After Prop. 8
Judging from both overheard conversations and personal communications, gays in California are feeling punched in the stomach. As my friend David noted on his Facebook page, California voters gave farm animals new rights while eliminating rights for loving couples. Over on Volokh Conspiracy, Dale Carpenter has a smart, comprehensive, and pessimistic post on the subject. An excerpt:
But the narrow margin of yesterday's loss masks some hard facts for the gay-marriage movement. Counting the losses for gay marriage in Arizona and Florida yesterday, we are now 0-30 in ballot fights. In California, we lost under circumstances that were as favorable to our side as they are likely to be for some time. We lost in deep blue territory on a blue night, when Obama carried the state by an astonishing 61% (running ahead of the opposition to Prop 8 by more than 13%). We lost despite being on the "no" side in a ballot fight, with the built-in advantage that gives you among those who vote "no" on everything out of understandable proposition fatigue. We lost despite the state attorney general changing the ballot title to reflect that it "eliminates rights," something most Americans don't like to do no matter the subject.
All of this suggests to me that actual support for gay marriage in California is something less than the 48% vote we got. My best guess is that actual electoral support for gay marriage in California is somewhere in the low 40s, when you factor out ballot fatigue, the blue tide, and the favorable ballot title — all of which you would have to presume in trying to reverse Prop 8 in a future initiative requiring an actual "yes" to gay marriage. And, of course, to reverse Prop 8 we'll have to raise lots of money and put together a petition drive just to get to the ballot. My estimate is that last night's loss — barring federal or state judicial intervention to undo Prop 8, which I regard as unlikely — means there will be no gay marriage in California for at least a decade.
I'm more optimistic than he is about the timetable, because attitudes are changing rapidly and, to be crass about it, there's a big enough generation gap that normal mortality works in our favor. But I'd still give it six to eight years, assuming we make an effort to persuade, or at least desensitize, the public rather than relying on the flim-flam of hiding the gays under the carpet while Dianne Feinstein opines that "no matter what you think about marriage" you should "vote against discrimination." No matter what you think about marriage???? Who the hell came up with that inane line? (The only voters it makes any sense for are the rare birds who think the state should stay out of the "marriage" business and only establish standard civil-union contracts. Not a bad policy--but let's apply it evenly.)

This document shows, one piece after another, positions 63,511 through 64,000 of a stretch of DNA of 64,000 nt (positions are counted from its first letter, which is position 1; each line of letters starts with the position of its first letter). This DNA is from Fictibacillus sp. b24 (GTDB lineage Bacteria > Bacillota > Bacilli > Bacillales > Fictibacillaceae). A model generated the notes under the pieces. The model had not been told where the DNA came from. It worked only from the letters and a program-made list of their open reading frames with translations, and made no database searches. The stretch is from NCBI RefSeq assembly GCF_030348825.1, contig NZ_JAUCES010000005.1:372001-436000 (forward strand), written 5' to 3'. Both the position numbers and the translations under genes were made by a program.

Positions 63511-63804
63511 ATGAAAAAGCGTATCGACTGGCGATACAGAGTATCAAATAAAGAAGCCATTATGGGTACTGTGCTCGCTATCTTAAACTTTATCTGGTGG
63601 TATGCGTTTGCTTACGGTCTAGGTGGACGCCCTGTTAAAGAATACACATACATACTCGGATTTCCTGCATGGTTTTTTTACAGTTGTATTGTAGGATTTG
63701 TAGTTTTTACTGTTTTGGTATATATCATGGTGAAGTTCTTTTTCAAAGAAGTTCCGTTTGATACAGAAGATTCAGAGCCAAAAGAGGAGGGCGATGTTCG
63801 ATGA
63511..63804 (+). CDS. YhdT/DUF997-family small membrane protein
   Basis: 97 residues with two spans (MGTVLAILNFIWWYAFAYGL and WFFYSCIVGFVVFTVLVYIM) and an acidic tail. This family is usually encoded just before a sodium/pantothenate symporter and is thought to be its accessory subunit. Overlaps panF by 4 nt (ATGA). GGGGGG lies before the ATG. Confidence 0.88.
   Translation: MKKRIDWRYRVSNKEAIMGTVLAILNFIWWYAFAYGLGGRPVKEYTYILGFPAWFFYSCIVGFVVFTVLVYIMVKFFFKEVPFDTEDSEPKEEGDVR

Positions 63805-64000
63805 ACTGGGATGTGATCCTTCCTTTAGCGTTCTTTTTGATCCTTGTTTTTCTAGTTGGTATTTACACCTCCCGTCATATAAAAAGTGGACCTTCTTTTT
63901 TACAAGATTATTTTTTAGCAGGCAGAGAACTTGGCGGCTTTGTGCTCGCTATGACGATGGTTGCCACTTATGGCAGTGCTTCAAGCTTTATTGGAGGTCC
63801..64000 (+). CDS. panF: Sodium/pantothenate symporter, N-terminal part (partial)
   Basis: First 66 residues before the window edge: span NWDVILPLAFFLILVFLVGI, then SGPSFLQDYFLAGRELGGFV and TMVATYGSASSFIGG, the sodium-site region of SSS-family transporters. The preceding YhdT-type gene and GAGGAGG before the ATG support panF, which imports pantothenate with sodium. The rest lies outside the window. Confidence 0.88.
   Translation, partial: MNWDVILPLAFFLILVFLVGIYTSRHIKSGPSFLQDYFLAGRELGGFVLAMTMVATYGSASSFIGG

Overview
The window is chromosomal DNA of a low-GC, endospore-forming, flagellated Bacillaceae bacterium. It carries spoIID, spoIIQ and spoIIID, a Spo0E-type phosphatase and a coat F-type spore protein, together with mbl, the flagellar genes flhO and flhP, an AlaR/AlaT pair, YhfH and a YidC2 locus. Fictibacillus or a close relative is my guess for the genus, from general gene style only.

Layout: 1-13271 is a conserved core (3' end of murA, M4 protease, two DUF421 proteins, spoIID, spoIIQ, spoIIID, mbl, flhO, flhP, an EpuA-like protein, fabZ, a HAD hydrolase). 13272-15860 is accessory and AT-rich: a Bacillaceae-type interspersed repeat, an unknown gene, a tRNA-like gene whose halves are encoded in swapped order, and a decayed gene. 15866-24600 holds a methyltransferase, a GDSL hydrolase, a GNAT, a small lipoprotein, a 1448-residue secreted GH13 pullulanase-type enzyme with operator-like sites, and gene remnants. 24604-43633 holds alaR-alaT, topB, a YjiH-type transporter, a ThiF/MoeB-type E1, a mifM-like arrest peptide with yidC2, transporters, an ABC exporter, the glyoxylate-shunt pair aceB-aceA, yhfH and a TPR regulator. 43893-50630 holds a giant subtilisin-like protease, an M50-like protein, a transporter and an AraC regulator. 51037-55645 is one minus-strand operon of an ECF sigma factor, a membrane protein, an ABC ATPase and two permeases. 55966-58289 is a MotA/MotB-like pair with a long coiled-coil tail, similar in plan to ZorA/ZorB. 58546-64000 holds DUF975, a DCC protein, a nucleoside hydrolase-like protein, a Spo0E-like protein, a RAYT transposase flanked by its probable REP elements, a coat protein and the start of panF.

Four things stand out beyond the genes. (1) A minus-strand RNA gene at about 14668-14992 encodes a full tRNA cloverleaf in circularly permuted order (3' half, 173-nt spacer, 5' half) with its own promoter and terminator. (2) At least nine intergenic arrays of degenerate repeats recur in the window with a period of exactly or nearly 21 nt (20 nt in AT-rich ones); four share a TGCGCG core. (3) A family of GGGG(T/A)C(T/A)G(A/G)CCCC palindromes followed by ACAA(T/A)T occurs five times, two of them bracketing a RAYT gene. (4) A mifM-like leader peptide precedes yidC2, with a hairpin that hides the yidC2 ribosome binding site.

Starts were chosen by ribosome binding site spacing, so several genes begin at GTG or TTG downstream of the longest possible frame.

Conventional wisdom maintains that the hide-the-gays strategy was good politics, but a) it insulted voters' intelligence on an issue that was not hard to understand b) it seemed desperate c) it suggested that gay marriage is, in fact, something to be ashamed of instead of an extension of normal family life and, of course, d) it didn't work. The political and cultural reality is that either people think it's OK for gays to get married, or they don't. And if they don't, they think this kind of discrimination is good--and completely different from the bad kind of discrimination. Besides, when you say the issue is "discrimination" and equate traditional limits on marriage to (now-illegal) racist practices, traditionalists can claim, without seeming crazy, the next step will be to outlaw even private, religiously based limits on marriage. Isn't that what we do with discrimination?
Ideally, we would persuade skeptics that gay marriage is good. But, at the very least, we need to persuade them that it's not bad. A lot of people are still in the muddled middle on this issue. They just need more evidence and more experience. As hard as it may seem right now, gay families need to be more, not less, public about their lives.
UPDATE: A sore losers lawsuit is the opposite of public persuasion. How big a backlash do you want to invite? Nobody can control Gloria Allred, but Lambda should think beyond its donor base's immediate demands and concentrate on the future. (Of course, maybe my interpretation is wrong, and this is secretly just an effort to clarify the status of a future referendum that would repeal Prop. 8.)